Break Out The Hanky: Tom's Got It Out For Your Tearducts
For All Things Considered's series on Men in America, we asked the guys out there: What are the movies that make you cry? While reading through the 5,000+ responses, we started to notice a recurring theme — or should we say, a recurring man: Tom Hanks.
Hanks was mentioned far more than any other actor and for a wider array of performances — from Captain Phillips to Philadelphia, among many others.
What makes him the master emotional manipulator in Hollywood?
We actually put that question to Hanks' publicist in Hollywood, but haven't heard back. So instead, let's take a look at some of his most-cited performances.
Editor's Note: We're talking about the emotional climax of a lot of movies here. Suffice it to say, you've been warned about a boatload of spoilers.
This movie can be an emotional roller coaster at times, but there are a few scenes that were mentioned over and over again. The first arrives when Forrest meets the son he didn't know he had.
The second, and perhaps more heart-wrenching, is Forrest's graveside speech to Jenny. Nima Aminian says this scene was the "breaking point" for him.
"Forrest's beaming pride of and love for his son really tugs on my heartstrings. I love the way he respects his son's request to not open the letter written for Jenny. He had so much goodness in him," Aminian writes.
"This is the only movie that's ever made me cry. I first saw it when I was 7, and then re-watched it in full 10 years later, and both times this particular scene (and this scene only) had me grabbing for tissues."
Saving Private Ryan
Hanks, playing Capt. John H. Miller, only has to say two words to bring audiences to their knees: "Earn this."
Austin Brender sets the scene. "Tom Hanks looks up to Matt Damon's Pvt. Ryan and says, 'Earn this.' Then we see Ryan age and turn to his wife to ask her, 'Tell me I've led a good life. Tell me I'm a good man.' I lose it just thinking about that scene."
Brender adds, "[The scene] gets me. Every. Single. Time."
Again, it's the end of this movie that strikes the biggest chord — when Michael Clarke Duncan's character, John Coffey, is executed.
Michael Lee says it's still emotional, even after repeat viewings.
"Knowing the true purity of Coffey's character and his innocence of the horrible murder for which he's been convicted, and seeing the expressions of deep pain on the guards' (Tom Hanks, David Morse, Jeffrey DeMunn, and Barry Pepper) faces as they're forced to carry out their orders, puts me over the edge," Lee writes.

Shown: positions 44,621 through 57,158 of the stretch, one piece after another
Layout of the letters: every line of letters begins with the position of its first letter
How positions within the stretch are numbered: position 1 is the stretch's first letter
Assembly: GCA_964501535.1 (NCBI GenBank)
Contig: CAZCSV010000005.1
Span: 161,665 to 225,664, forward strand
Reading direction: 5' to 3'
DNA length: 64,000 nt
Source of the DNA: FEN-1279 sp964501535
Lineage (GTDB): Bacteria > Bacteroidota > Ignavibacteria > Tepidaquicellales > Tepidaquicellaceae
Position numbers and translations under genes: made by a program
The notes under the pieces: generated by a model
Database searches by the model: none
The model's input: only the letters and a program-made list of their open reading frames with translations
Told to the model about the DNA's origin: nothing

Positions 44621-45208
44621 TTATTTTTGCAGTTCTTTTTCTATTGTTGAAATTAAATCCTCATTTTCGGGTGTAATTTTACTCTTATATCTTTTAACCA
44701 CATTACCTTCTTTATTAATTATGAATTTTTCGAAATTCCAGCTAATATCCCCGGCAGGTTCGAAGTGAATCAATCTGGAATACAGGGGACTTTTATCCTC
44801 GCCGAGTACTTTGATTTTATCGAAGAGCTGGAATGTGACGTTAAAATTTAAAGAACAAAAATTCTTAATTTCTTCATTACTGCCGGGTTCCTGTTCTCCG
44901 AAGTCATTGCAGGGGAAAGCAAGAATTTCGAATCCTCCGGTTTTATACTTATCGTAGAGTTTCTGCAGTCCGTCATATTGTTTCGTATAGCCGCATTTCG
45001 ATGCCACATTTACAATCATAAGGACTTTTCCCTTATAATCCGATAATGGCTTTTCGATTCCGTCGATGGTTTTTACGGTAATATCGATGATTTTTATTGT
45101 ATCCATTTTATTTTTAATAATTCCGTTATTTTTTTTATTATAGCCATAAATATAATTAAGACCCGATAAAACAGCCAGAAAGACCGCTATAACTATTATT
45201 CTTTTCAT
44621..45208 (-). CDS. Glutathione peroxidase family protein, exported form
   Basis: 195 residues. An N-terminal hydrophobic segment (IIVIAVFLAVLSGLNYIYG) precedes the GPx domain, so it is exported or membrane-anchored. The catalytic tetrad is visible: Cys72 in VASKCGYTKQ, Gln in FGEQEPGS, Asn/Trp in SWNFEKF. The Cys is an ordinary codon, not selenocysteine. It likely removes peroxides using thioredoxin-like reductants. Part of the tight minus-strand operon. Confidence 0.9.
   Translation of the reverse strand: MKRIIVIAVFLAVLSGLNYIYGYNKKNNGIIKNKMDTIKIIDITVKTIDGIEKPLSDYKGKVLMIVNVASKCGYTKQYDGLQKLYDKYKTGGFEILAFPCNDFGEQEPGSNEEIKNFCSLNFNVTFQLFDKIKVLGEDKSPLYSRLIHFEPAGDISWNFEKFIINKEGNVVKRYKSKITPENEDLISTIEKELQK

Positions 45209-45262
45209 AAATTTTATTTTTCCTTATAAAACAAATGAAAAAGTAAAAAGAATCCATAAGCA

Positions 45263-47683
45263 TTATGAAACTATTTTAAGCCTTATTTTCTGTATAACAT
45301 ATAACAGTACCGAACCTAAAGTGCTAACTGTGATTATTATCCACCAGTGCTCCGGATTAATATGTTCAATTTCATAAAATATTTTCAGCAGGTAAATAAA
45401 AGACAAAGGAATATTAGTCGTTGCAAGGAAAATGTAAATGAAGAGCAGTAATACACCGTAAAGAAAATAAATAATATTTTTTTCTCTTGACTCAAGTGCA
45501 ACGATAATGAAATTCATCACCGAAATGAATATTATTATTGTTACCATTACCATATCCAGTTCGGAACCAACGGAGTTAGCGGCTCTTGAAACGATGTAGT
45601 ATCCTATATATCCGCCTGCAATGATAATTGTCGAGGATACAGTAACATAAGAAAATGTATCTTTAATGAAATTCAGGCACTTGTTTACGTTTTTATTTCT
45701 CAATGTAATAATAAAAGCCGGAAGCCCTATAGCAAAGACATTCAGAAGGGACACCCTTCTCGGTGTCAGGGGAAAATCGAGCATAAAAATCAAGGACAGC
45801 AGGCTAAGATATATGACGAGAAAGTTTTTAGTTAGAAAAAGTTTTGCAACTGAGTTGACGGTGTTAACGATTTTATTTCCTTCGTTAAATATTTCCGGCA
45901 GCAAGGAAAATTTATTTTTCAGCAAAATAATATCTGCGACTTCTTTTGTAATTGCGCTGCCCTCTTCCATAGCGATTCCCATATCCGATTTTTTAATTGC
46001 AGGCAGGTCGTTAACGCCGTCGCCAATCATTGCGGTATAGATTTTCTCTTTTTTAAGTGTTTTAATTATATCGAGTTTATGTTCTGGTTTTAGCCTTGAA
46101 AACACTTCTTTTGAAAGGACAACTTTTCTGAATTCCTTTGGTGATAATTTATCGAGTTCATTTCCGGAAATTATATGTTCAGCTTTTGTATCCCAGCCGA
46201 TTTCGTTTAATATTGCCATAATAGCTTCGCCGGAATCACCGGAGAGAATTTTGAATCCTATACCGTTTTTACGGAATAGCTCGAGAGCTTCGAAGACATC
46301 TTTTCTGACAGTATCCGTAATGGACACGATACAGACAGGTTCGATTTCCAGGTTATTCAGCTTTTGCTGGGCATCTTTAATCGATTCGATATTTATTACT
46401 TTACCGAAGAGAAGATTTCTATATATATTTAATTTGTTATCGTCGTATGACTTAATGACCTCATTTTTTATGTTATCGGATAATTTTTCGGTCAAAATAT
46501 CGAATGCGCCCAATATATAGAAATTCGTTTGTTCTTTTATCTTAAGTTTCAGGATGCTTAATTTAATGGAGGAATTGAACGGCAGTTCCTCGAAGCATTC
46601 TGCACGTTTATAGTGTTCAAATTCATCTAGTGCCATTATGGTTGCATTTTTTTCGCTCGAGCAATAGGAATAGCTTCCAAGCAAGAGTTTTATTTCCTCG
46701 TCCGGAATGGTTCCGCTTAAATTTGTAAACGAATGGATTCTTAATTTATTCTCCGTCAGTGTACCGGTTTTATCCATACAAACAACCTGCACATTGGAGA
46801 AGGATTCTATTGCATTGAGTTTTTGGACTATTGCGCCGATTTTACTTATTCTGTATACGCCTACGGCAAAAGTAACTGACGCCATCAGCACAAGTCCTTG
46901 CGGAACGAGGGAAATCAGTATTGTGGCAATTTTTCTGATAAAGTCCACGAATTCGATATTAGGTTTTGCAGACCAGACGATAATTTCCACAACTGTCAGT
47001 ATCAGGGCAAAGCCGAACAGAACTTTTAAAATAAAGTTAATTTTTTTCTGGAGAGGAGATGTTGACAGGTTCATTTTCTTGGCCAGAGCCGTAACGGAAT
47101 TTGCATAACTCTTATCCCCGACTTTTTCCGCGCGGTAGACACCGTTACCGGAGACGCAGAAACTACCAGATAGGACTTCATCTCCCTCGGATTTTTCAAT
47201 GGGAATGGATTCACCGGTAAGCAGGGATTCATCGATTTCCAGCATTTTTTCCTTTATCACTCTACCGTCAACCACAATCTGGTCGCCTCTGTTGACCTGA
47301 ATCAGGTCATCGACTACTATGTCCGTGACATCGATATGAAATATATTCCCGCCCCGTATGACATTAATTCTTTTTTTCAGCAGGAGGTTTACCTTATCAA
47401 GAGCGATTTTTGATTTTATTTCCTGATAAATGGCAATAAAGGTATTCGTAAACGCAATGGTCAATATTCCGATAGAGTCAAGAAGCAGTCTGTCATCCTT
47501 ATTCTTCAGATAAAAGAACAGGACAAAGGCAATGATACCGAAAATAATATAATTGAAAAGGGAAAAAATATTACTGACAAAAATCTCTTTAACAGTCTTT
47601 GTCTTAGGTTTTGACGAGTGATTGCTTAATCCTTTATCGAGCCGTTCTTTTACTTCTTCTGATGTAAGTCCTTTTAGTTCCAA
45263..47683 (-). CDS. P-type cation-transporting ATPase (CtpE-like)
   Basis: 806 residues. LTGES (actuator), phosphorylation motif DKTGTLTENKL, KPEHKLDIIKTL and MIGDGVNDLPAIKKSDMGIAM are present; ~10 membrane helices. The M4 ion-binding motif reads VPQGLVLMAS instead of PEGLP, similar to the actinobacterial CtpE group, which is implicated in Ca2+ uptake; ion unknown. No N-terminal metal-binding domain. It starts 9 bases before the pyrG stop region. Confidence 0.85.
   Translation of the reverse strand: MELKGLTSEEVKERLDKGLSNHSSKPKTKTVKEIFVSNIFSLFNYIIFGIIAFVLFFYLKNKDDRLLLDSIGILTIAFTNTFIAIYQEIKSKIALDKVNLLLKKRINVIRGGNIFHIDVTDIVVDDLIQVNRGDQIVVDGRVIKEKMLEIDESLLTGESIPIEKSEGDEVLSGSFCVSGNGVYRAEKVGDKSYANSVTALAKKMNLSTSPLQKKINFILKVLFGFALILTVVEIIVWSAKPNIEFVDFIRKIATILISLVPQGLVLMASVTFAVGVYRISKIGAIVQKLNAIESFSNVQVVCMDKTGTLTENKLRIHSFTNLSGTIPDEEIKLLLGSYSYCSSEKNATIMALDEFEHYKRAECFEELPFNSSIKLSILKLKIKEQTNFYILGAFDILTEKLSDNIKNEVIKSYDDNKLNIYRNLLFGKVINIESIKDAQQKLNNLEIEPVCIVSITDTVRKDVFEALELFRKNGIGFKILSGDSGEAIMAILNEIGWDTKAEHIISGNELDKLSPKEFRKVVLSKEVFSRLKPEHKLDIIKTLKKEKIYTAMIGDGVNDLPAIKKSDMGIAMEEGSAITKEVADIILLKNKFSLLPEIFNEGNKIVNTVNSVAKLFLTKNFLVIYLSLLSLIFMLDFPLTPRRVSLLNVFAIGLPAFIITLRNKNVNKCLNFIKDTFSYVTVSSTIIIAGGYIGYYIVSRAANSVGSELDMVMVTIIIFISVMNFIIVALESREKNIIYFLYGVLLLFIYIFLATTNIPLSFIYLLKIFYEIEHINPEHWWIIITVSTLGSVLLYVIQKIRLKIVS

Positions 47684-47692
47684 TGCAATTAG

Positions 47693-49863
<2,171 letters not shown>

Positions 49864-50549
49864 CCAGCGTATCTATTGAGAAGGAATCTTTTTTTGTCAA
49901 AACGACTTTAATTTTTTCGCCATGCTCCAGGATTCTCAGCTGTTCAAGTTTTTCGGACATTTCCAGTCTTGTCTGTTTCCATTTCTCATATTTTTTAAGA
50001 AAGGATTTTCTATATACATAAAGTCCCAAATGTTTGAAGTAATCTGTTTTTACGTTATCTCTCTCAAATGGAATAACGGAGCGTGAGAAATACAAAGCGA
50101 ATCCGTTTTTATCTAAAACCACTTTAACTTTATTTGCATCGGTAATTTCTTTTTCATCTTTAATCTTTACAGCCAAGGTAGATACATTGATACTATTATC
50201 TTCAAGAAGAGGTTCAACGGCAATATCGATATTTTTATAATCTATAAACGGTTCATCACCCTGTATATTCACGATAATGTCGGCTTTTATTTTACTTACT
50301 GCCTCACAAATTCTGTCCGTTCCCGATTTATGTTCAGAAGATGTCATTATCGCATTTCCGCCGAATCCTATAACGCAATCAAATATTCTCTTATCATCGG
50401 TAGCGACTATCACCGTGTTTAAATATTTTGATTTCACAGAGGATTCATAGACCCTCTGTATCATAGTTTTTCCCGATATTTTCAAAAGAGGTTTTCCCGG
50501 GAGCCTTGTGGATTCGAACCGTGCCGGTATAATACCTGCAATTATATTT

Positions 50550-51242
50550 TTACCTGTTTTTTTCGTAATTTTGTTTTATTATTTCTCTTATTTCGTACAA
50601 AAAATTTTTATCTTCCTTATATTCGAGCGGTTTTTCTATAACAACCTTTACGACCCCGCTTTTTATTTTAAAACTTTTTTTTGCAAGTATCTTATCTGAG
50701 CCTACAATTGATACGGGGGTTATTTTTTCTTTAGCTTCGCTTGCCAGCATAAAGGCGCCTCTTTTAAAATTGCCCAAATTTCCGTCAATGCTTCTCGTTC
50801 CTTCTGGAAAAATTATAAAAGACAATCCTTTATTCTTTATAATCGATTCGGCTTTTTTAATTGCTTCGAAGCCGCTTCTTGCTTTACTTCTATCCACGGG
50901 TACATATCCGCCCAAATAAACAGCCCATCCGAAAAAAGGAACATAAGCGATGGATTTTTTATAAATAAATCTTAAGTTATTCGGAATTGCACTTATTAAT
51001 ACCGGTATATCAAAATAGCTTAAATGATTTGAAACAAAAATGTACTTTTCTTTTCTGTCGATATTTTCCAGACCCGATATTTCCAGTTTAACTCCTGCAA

"Major sobfest, every time."
David Copestakes is just one of many viewers who've been convinced by Hanks to mourn the loss of a volleyball.
"I have to admit, I can't watch Cast Away when Tom Hanks loses Wilson. Every time I watch it, I cry like a baby who just lost their balloon," Copestakes writes. "It's OK though. I'm man enough to admit it."
The movie offers plenty of emotional moments, but Shane Ainsworth says he gets teary watching the scene in which Hanks' character, Andrew Beckett, translates "La Mamma Morta" for Joe Miller, played by Denzel Washington.
"Brilliant acting by Tom Hanks + incredibly emotional and smart direction from Jonathan Demme = man tears aplenty," Ainsworth writes.
All of the movies listed above came out more than 10 years ago, but don't worry, Hanks is still making tearjerkers.
Andrew Padilla says the end of Captain Phillips, which was released just last year, really hit him hard.
"He's sitting in a room, covered in blood and brain matter. I felt like I had shell shock. I had tears, but it wasn't just sadness. It was just pure, overwhelming emotion. It was just such a powerful scene played so well by Tom Hanks," Padilla writes.
We've only just scratched the surface. Many more of Hanks' performances have also brought on the water works. An abridged list: Road to Perdition (when he kills Paul Newman), You've Got Mail and Sleepless in Seattle (when he's revealed to Meg Ryan), The Terminal (when he finally gets out of the airport), Toy Story 3 (when Woody and the gang narrowly escape the incinerator and when Andy hands off his toys at the end), Apollo 13 (re-entry scene), Turner and Hooch (when Hooch dies) and Big (when he turns back into a kid).
Serri Graslie and Colin Dwyer are producers for All Things Considered and NPR.org.
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